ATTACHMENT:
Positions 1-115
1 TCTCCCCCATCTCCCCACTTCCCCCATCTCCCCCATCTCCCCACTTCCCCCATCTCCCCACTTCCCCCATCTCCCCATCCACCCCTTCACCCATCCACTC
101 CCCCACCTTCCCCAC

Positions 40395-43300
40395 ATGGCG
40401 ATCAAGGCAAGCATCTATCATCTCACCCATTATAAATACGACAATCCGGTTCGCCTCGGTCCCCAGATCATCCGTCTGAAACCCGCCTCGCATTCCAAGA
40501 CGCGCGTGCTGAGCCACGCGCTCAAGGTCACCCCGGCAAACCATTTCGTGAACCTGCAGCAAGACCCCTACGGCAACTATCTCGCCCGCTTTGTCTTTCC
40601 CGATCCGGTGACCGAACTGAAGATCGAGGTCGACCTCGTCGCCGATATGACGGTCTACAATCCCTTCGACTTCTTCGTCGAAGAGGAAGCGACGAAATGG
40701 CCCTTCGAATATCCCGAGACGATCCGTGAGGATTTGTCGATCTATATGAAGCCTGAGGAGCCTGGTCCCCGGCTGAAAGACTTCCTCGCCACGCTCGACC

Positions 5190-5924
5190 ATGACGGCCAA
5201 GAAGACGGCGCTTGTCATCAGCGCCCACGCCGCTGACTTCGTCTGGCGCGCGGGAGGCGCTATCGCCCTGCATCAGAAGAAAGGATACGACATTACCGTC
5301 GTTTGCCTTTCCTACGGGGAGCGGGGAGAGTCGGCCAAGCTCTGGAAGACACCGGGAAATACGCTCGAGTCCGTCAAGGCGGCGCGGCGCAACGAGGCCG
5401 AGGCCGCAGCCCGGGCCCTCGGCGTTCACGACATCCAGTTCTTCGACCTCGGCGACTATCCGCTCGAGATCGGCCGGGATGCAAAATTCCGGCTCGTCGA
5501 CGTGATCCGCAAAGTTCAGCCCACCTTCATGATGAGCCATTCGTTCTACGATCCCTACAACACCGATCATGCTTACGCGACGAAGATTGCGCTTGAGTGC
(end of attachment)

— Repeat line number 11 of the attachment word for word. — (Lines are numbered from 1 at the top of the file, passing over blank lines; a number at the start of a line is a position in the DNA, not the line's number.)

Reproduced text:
5190 ATGACGGCCAA